Research Reveals Inositol Polyphosphate Multikinase Inhibits Liquid-Liquid Phase Separation of TFEB to Negatively Regulate Autophagy Activity
A research group led by Prof. ZHANG Hong from the Institute of Biophysics of Chinese Academy of Sciences (CAS) revealed that inositol polyphosphate multi-kinase negatively regulates autophagy activity. This study was published in Developmental Cell online on November 11, 2020.
Protein liquid-liquid phase separation (LLPS) has been shown to mediate the formation of a variety of membrane-less compartments. LLPS-mediated assembly of transcriptional condensates have recently been implicated in gene expression. Little is known about how TFs are prevented from undergoing homotypic and heterotypic interactions with other components of the transcriptional apparatus in the absence of transcriptional stimuli.
Autophagy involves sequestration of a portion of cytoplasmic contents such as protein aggregates and damaged organelles in a double-membrane autophagosome and its subsequent delivery to lysosomes for degradation. To understand how autophagy activity is controlled during animal development, researchers performed forward genetic screens and identified the ipmk-1(bp1075) mutation, which promotes autophagy activity during C. elegans development. ipmk-1 encodes the ortholog of mammalian inositol polyphosphate multikinase (IPMK).
Researchers revealed that IPMK depletion promotes autophagy and lysosomal function and biogenesis in a TFEB (Transcription Factor EB)-dependent manner. They found that nuclear TFEB forms distinct puncta with liquid-like properties. Nuclear TFEB puncta colocalize with the Mediator complex and also with mRNAs of target lysosomal genes. TFEB undergoes LLPS in vitro. IPMK directly interacts with and inhibits LLPS of TFEB, and also dissolves TFEB condensates. Depletion of IPMK increases the number of nuclear TFEB puncta and the colocalization of TFEB with Mediator and mRNAs of target genes.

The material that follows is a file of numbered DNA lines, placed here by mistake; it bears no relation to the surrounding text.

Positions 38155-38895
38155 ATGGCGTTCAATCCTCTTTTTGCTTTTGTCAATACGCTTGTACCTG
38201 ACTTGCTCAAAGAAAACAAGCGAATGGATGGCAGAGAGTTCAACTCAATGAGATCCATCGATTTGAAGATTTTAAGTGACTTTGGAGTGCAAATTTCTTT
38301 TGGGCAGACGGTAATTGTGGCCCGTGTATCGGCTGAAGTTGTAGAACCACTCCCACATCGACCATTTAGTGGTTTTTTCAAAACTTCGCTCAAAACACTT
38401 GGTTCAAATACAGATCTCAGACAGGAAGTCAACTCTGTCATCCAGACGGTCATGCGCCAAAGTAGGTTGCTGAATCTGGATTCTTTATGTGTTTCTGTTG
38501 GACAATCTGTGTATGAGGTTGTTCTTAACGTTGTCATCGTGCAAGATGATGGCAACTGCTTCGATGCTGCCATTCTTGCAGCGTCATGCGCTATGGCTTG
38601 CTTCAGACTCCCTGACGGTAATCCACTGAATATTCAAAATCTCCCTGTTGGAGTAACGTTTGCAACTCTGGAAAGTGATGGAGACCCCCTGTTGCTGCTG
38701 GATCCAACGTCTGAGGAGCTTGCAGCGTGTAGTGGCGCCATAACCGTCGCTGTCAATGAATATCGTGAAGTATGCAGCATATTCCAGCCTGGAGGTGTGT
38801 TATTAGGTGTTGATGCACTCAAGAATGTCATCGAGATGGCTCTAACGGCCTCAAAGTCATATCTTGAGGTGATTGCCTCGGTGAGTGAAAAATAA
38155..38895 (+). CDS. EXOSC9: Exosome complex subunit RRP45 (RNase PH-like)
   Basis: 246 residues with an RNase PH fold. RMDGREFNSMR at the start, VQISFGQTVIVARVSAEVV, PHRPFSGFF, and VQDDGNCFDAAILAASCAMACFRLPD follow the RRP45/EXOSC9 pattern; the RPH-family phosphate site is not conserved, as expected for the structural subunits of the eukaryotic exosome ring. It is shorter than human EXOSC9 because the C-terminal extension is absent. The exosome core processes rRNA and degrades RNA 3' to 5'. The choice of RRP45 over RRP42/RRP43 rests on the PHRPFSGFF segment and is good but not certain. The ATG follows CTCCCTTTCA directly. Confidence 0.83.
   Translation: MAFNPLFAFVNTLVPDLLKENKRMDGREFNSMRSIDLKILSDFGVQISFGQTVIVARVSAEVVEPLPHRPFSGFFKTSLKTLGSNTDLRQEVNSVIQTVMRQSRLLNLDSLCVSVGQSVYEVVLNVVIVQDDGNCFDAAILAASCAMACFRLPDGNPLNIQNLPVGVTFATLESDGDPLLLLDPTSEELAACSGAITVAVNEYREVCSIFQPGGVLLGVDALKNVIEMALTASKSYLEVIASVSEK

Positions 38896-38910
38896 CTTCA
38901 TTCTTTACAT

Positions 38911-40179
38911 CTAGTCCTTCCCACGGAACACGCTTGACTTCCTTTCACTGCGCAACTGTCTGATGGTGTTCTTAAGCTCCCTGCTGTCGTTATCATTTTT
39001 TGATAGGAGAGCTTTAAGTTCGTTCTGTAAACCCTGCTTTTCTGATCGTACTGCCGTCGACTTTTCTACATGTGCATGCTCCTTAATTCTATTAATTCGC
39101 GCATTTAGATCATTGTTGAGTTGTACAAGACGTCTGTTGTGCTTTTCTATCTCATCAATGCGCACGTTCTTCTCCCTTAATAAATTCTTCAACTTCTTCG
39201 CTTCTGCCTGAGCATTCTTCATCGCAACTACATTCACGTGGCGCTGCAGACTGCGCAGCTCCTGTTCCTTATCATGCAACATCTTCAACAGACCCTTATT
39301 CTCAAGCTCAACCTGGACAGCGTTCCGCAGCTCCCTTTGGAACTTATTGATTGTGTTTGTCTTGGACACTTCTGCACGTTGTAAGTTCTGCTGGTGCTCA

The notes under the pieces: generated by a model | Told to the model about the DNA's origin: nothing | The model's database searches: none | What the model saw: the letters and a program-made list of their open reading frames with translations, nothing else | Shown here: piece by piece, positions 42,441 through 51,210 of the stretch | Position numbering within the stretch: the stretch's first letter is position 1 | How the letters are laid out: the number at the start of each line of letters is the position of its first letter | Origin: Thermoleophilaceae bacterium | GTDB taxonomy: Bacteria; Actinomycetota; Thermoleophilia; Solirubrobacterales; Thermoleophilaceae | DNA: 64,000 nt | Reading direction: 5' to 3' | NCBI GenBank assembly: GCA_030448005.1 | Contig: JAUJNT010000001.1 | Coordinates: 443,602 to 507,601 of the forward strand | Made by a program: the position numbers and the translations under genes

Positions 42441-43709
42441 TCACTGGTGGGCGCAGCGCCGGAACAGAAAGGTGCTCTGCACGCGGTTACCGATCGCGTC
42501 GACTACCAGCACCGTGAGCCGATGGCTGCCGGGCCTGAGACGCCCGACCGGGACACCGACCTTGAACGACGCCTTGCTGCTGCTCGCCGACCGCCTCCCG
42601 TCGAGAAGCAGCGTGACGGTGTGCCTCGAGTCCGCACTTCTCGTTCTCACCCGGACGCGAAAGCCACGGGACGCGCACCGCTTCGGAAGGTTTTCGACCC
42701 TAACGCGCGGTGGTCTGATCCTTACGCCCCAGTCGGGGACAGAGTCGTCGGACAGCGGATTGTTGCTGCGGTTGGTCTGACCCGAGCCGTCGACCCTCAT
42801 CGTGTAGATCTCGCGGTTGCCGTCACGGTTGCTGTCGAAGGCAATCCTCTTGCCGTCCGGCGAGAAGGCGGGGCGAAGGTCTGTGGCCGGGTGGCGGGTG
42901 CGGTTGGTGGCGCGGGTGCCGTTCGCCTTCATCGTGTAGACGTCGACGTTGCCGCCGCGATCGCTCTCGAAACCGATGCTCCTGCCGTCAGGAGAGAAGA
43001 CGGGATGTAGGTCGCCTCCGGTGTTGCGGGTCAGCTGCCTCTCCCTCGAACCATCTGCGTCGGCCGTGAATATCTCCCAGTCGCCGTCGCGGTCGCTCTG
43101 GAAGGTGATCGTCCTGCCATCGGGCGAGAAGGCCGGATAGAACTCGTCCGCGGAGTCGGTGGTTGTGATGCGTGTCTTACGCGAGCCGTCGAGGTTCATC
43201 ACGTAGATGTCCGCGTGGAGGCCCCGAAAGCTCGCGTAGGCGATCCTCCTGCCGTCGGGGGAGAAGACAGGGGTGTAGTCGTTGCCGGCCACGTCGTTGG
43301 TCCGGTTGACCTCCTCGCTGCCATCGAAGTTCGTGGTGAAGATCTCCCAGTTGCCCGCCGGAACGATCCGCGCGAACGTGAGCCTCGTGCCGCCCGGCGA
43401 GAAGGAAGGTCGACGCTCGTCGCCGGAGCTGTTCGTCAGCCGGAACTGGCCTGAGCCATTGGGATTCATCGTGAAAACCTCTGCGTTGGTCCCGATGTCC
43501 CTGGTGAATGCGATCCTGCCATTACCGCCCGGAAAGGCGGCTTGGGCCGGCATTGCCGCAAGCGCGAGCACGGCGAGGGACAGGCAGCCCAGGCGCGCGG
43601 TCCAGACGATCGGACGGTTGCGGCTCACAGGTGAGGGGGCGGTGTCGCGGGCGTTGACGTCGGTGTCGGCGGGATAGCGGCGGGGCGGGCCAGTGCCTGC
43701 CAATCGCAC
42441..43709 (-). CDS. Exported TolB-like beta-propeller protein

In summary, this study revealed a novel mechanism for autophagy regulation in which nuclear IPMK acts as a chaperone to modulate LLPS of TFEB.
Figure. A model showing that IPMK regulates autophagy activity by modulating LLPS of TFEB
(Image by Dr. ZHANG Hong's group)
This research was financed by the National Natural Science Foundation of China, the Chinese Ministry of Science and Technology; the Beijing Municipal Science and Technology Committee; the Strategic Priority Research Program of the Chinese Academy of Sciences (CAS) and the Key Research Program of Frontier Sciences, CAS.
Contact: ZHANG Hong
Institute of Biophysics, Chinese Academy of Sciences
Beijing 100101, China
(Reported by Dr. ZHANG Hong's group)